MOSCOW (RT)—The rollercoaster life of Armenian film director Sergey Parajanov is worthy of a gripping movie plot. Adored by Fellini and Truffaut for his edgy and flamboyant films, he spent years locked in a GULAG for speaking out against the stiffness of the Soviet regime in his movies.
He was a man of mystery, of scandal and tragedy. But no matter how surrealistic his films – his real life was even more so. A new multi-national co-production of his life is in the works directed by a man who knew him.
The film will take viewers to the places most loved by Parajanov – where he worked and spent most of his life: Ukraine, Georgia, Armenia and France. It’s to be directed by fellow Armenian Serge Avedikian, who won the best short film prize at Cannes in 2010. He couldn’t say no when offered the project having met and interviewed Parajanov in 1984. Avedikian says it’s as if Parajanov “prompted” him to agree to tell the tale of a free man who created his own world in defiance of the real one.
“Charming but unbearable,” according to his second wife, Sergey Parajanov defied the authorities for the sake of truth and good humour. When invited to play Karl Marx in a Soviet movie he pretended to nit-pick the thick beard. That was the end of his acting career.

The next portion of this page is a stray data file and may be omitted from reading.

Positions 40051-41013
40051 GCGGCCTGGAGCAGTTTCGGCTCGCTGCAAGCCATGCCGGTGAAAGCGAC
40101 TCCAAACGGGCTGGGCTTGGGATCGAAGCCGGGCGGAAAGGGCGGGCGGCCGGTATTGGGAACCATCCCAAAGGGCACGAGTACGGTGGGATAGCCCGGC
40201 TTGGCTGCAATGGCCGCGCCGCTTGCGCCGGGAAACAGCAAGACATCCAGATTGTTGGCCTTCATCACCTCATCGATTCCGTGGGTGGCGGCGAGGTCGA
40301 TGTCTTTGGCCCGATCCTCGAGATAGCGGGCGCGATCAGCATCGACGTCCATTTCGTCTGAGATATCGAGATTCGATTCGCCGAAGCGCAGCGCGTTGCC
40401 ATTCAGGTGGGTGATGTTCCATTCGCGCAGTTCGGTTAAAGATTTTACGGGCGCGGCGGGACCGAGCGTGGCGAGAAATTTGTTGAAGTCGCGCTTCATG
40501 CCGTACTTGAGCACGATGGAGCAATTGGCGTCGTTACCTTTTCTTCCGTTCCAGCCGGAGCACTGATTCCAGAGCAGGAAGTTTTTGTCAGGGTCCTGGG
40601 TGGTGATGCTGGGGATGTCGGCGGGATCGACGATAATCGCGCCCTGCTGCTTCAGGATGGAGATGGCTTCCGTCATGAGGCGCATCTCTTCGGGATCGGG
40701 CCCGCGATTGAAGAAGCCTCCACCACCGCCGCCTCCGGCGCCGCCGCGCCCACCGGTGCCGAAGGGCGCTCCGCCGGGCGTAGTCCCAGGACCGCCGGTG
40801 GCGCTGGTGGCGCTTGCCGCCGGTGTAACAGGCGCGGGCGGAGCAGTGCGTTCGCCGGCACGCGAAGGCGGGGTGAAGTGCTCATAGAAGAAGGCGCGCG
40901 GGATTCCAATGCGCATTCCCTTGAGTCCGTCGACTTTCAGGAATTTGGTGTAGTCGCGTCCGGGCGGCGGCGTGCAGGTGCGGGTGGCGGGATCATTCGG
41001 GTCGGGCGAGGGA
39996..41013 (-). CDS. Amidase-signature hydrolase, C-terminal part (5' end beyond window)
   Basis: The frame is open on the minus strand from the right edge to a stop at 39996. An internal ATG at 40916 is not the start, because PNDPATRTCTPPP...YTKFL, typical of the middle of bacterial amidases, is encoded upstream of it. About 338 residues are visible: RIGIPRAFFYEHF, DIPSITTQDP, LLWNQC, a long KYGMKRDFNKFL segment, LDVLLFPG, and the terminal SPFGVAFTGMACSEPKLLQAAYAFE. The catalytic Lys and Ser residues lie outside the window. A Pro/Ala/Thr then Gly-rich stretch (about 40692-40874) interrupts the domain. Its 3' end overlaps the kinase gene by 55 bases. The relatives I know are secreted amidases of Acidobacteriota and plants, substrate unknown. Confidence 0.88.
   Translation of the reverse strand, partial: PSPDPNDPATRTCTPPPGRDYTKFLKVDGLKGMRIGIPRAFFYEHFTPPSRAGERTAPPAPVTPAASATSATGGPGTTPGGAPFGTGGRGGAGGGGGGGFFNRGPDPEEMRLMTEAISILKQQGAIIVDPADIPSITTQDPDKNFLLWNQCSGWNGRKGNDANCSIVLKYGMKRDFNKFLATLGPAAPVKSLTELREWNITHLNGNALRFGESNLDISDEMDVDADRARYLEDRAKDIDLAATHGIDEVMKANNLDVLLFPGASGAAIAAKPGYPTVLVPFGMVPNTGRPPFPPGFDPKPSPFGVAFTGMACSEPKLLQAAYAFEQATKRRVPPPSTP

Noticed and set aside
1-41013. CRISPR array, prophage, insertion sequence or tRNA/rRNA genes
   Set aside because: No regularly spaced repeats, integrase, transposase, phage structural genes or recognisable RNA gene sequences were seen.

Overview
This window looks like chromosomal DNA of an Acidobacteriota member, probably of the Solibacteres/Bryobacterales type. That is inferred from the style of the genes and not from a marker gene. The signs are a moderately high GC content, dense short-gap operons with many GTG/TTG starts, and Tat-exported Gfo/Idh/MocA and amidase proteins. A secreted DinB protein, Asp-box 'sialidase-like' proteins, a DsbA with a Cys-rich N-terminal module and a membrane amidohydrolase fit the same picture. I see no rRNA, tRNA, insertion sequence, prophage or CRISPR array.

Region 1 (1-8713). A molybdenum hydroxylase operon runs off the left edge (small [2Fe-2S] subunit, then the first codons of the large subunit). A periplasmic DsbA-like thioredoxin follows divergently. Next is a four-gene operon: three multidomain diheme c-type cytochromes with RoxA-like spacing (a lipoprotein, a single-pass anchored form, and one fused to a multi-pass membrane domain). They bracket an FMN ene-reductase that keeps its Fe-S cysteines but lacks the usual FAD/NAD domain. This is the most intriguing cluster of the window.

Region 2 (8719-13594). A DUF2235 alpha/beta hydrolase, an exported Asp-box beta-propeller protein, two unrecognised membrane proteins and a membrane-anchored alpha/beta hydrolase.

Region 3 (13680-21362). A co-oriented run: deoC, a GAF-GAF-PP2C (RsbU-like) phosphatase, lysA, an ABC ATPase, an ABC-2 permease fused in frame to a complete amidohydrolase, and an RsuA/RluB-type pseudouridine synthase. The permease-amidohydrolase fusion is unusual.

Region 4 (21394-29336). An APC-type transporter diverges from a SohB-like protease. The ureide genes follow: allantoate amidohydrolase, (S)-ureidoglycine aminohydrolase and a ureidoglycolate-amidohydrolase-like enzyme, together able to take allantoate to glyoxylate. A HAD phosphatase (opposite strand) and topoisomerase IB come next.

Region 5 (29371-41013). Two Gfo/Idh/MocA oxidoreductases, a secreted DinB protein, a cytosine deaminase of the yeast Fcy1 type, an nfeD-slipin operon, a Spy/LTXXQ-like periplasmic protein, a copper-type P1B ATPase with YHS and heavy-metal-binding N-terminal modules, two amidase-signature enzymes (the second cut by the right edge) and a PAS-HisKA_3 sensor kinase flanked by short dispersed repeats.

Sergei Parajanov was born in 1924 in Georgia, but most of his works were created in Ukraine. He moved there after the tragic death of his first wife. She had been thrown under a train by her own brothers – for marrying the penniless Parajanov who couldn’t pay the traditional ransom for her.
Parajanov was a true eccentric his dinner plate had to be arranged in a specific way, and there were rules for putting a cup on a table. His fantasy knew no borders – and so did his movies. He came to prominence in 1964 with the “Shadows of Forgotten Ancestors” – a story of a Ukrainian Romeo and Juliette in which fantasy and traditions take over from realism. Described as ‘the greatest movie ever created’ it caused Parajanov to fall from grace with the authorities. They forced him to re-edit his next surrealistic creation – “The colour of pomegranates” – a story of a medieval poet, told through a magic mix of colour, plasticity, music, it talks about love and criticised authorities in a disguised way.
His politically incorrect jokes didn’t go down well with the Soviet authorities, and he was accused of homosexual rape and spent five years in a prison Gulag. It was only the intervention of world famous film makers like Fellini, Truffaut, and Antonioni got him released.
After a fifteen year break he got back to work in 1983 creating his masterpiece: “Legend of Suram Fortress”.
Sergey Parajanov died of cancer in 1990 in Armenia leaving his final movie “The Confession” unfinished. “My whole life I was motivated by jealousy”, Parajanov once said, “I used to be jealous of beautiful people – and became charming, I was jealous of smart people and became unpredictable.” Some say, he might have been jealous of the talented people – and became a genius.